Background: Demand for shorter treatment time is common in orthodontic patients. Periodontally Accelerated Osteogenic Orthodontics (PAOO) is a somewhat new surgical procedure which allows faster tooth movement via combining orthodontic forces with corticotomy and grafting of alveolar bone plates. Leukocyte and Platelet-Rich Fibrin (L-PRF) possess hard- and soft-tissue healing properties. Further, evidence of pain-inhibitory and anti-inflammatory potential is growing. Therefore, this study explores the feasibility, intra- and post-operative effects of using L-PRF in PAOO in terms of post-operative pain, inflammation, infection and post-orthodontic stability. Material and Methods: A pilot prospective observational study involving a cohort of 11 patients was carried out. A Wilcko's modified PAOO technique with L-PRF (incorporated into the graft and as covering membrane) was performed with informed consent. Post-surgical pain, inflammation and infection were recorded for 10 days post-operatively, while the overall orthodontic treatment and post-treatment stability were followed up to 2 years. Results: Accelerated wound healing with no signs of infection or adverse reactions was evident. Post-surgical pain was either "mild" (45.5%) or "moderate" (54.5%). Immediate post-surgical inflammation was either "mild" (89.9%) or "moderate" (9.1%). Resolution began on day 4 where most patients experienced either "mild" or no inflammation (72.7% and 9.1%, respectively). Complete resolution was achieved in all patients by day 8. The average orthodontic treatment time was 9.3 months. All cases were deemed stable for 2 years. Conclusions: L-PRF is simple and safe to use in PAOO. Combination with traditional bone grafts potentially accelerates wound healing and reduces post-surgical pain, inflammation, infection without interfering with tooth movement and/or post-orthodontic stability, over a 2 years period; thus alleviating the need for analgesics and anti-inflammatory medications.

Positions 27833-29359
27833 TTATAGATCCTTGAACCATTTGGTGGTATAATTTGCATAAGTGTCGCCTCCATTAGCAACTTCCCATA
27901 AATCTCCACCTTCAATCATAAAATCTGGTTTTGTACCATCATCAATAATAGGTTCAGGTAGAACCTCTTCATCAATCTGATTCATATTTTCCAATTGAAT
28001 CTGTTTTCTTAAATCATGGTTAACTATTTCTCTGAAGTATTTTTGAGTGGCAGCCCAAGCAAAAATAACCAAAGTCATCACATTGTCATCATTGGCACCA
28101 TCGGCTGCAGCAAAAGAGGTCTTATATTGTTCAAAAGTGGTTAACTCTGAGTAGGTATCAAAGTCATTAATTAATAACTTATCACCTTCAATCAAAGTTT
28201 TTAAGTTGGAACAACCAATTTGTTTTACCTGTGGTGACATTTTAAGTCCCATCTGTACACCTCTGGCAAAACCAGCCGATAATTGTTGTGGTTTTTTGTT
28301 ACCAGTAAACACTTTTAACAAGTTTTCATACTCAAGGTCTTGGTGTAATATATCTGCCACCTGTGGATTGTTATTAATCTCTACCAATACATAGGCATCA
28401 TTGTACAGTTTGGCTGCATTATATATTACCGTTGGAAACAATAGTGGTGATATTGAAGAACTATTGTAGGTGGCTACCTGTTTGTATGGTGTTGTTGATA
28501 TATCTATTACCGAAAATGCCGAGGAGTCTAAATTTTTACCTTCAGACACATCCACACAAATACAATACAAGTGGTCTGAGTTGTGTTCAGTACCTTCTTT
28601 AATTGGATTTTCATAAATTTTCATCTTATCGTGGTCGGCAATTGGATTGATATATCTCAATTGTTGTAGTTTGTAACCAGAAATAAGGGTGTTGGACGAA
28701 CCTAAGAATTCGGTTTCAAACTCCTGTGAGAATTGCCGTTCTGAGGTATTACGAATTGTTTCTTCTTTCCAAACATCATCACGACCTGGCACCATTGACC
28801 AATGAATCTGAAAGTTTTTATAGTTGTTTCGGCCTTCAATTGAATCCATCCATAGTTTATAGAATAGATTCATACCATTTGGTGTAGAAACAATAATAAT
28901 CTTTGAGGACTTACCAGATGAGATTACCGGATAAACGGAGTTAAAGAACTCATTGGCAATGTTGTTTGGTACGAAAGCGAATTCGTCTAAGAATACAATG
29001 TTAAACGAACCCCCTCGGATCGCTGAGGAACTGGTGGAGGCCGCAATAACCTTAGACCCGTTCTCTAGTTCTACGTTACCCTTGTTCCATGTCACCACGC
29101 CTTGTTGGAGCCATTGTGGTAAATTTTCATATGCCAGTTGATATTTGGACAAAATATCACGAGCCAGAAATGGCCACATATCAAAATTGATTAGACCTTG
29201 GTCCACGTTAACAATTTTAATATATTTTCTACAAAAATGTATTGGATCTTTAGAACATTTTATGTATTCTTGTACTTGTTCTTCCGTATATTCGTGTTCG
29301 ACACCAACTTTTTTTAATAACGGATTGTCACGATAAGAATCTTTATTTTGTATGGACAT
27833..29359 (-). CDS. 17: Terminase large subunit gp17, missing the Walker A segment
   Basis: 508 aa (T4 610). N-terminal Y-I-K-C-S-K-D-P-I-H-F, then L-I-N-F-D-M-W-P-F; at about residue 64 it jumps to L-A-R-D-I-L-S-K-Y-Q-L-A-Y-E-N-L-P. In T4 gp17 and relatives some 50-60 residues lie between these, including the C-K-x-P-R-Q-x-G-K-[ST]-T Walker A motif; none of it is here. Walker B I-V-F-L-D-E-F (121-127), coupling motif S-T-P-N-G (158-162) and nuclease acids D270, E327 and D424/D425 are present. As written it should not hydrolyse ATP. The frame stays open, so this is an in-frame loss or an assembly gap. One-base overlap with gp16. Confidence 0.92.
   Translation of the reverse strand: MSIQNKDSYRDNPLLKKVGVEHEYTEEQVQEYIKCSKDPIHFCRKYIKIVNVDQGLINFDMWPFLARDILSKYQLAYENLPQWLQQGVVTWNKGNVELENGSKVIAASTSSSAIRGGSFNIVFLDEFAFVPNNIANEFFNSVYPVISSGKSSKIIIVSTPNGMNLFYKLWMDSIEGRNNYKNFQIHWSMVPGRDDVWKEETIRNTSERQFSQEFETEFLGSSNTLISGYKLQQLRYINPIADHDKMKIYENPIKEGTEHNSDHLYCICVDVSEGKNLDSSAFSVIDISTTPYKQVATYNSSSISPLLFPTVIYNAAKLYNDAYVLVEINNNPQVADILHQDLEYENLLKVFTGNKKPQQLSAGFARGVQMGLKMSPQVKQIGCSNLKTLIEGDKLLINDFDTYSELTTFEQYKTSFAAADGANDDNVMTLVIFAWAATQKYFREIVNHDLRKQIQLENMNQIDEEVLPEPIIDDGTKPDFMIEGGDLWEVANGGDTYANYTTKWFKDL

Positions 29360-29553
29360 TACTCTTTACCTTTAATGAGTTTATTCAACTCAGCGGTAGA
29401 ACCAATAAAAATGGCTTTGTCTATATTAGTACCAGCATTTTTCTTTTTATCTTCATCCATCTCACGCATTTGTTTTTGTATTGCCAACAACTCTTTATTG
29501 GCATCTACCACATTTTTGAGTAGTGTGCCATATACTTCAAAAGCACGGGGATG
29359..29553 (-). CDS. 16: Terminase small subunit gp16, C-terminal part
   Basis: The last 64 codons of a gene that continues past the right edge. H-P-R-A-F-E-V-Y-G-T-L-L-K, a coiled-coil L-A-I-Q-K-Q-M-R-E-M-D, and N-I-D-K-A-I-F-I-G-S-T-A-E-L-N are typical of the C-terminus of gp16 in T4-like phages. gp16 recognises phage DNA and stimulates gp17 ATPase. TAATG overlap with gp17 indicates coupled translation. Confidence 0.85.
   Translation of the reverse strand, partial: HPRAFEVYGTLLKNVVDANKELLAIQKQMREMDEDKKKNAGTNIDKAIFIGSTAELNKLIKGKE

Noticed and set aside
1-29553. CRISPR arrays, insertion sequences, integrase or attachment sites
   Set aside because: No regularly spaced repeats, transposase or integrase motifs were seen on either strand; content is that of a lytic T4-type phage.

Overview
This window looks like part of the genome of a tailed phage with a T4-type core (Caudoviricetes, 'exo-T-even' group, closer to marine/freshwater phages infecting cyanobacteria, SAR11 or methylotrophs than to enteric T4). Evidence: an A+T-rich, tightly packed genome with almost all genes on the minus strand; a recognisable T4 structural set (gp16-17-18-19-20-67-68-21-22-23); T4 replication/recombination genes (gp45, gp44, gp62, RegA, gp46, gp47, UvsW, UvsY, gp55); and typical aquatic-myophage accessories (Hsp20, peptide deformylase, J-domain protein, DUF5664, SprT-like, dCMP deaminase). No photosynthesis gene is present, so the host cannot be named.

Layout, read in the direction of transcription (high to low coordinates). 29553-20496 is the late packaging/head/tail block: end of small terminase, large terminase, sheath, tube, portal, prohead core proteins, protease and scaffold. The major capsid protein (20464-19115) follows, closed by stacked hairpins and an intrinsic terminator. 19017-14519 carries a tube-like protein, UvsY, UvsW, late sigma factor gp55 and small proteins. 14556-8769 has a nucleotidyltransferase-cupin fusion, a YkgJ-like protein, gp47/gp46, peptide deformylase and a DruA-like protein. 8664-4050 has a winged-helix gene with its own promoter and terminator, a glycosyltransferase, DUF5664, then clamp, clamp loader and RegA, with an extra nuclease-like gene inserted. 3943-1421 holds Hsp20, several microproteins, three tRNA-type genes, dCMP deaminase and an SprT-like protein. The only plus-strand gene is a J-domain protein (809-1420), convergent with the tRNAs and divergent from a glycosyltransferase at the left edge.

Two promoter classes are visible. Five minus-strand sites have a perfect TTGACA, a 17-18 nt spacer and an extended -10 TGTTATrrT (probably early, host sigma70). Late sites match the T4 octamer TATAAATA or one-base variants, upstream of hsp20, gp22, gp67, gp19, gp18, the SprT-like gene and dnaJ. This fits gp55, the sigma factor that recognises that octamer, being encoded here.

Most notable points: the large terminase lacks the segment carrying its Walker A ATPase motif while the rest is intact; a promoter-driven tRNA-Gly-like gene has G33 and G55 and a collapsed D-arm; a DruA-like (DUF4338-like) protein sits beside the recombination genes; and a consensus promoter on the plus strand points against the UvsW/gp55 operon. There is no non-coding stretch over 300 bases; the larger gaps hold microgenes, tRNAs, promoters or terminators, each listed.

Bibliographical notePublisher Copyright:
© Medicina Oral.
- Leukocyte and platelet-rich fibrin
- Periodontally accelerated osteogenic orthodontics